50 Years of Arts Fundraising
In its 50-year history, the Arts and Education Council has raised over $100 million in support of arts and arts education organizations. Download a copy of Persuade and Provide here.
The Arts and Education Council was founded in 1963 when a few arts patrons took responsibility for the future of cultural activity in the St. Louis metropolitan area. This was the year that the United Way focused its mission on funding health and human services organizations, leaving nine arts organizations without funding. Two of those organizations - Springboard (formerly Young Audiences of St. Louis) and the Community Music School of Webster University (formerly CASA) - are receiving funding today.
Morton D. May, Margie May, J. W. McAfee, Evelyn Newman, Kenton R. Cravens, Adelaide (Jabber) Cherbonnier, Adelaide Schlafly, Edgar Monsanto Queeny and scores of others moved the concept forward. They called this effort the Spirit of St. Louis Fund.
On February 8, 1963, four members of the original Board of Directors - Malcolm W. Martin, Robert Brookings Smith, Howard F. Baer and Clarence M. Turley - signed the Articles of Incorporation and the Arts and Education Council was born. Robert Brookings Smith became the first Chairman of the Board.
In 1968, the Arts and Education Council presented the first CAMELOT auction an acronym for Cultural Auction of Many Extraordinary Lots of Treasure. This event changed the face of charity benefits in St. Louis. Other major fundraisers have included the Arts Festival for Children and the St. Louis Arts Festival.
In 1992, the first St. Louis Arts Awards was created by then President of the Arts and Education Council, Pat Rich. The St. Louis Arts Awards showcases the breadth, depth and diversity of the arts throughout our region.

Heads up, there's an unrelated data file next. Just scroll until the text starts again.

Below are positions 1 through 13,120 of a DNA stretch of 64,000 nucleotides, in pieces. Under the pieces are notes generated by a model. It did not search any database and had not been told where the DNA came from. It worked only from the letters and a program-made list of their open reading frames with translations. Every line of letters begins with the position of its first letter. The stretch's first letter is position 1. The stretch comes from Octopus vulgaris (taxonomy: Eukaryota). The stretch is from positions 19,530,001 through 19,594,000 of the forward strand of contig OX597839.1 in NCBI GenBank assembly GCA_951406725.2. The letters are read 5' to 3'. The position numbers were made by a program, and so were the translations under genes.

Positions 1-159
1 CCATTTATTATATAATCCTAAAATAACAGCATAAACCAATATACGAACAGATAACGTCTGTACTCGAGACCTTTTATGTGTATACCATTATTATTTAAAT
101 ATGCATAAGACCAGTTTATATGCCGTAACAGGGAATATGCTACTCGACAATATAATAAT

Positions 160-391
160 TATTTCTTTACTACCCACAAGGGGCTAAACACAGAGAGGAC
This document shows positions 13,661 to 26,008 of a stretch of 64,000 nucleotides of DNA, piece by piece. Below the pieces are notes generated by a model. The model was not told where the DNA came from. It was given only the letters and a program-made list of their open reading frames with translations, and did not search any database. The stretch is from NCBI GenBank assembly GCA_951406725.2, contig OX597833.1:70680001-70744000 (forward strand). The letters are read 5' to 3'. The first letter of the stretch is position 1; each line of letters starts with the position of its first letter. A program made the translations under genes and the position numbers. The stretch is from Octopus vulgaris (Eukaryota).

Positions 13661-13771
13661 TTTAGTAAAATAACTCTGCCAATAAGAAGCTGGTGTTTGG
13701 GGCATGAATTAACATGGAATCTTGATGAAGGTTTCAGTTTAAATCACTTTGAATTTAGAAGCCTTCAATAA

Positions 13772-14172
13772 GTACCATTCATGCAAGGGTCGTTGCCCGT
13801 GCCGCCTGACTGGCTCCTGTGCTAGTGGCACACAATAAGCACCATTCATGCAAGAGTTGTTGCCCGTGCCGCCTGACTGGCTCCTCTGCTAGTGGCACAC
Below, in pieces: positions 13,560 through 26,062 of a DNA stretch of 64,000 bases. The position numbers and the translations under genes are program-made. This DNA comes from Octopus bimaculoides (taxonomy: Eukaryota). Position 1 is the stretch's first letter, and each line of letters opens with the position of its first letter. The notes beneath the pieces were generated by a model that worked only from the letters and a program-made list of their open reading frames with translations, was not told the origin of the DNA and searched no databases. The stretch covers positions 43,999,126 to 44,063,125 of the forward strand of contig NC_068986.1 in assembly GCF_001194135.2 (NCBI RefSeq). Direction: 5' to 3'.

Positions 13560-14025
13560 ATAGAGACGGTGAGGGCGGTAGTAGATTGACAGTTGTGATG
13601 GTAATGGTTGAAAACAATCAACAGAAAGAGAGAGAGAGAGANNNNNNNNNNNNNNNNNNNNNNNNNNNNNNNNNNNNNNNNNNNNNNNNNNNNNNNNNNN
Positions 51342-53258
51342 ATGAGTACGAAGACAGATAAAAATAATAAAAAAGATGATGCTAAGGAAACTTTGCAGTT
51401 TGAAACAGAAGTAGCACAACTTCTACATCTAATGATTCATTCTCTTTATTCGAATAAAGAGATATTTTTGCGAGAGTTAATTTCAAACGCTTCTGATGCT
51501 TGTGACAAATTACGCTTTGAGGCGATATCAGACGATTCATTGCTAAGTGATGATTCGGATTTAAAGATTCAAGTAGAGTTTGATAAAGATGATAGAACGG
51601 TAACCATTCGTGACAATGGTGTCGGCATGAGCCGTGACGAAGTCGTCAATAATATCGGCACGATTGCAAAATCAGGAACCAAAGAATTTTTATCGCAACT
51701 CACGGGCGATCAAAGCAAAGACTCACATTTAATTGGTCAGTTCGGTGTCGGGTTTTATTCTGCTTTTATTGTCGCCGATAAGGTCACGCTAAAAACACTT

In 2007, 44 years after its founding, the Arts and Education Council renewed its commitment to work in partnership with donors and the arts community by completing a five year strategic plan. Click here to download a pdf copy of the plan.
In 2012, the Arts and Education Council announced another major milestone in its history – the purchase of its first home at the Centene Center for Arts and Education. Located in the Grand Center Arts District, the beautiful Gothic-style white glazed terra cotta façade building at 3547 Olive Street is home to 17 arts and arts education organizations. The first of its kind in the St. Louis region, the Centene Center for Arts and Education is an arts incubator that offers below-market rent, shared rehearsal, event and meeting spaces as well as technological infrastructure to all of its tenants.
The Better Business Bureau awarded The Arts and Education Council the Wise Giving Seal of Approval. The Seal assures our donors that the Council will maintain high standards in the areas of fiscal responsibility, fund raising and governance so together we can and will keep art happening!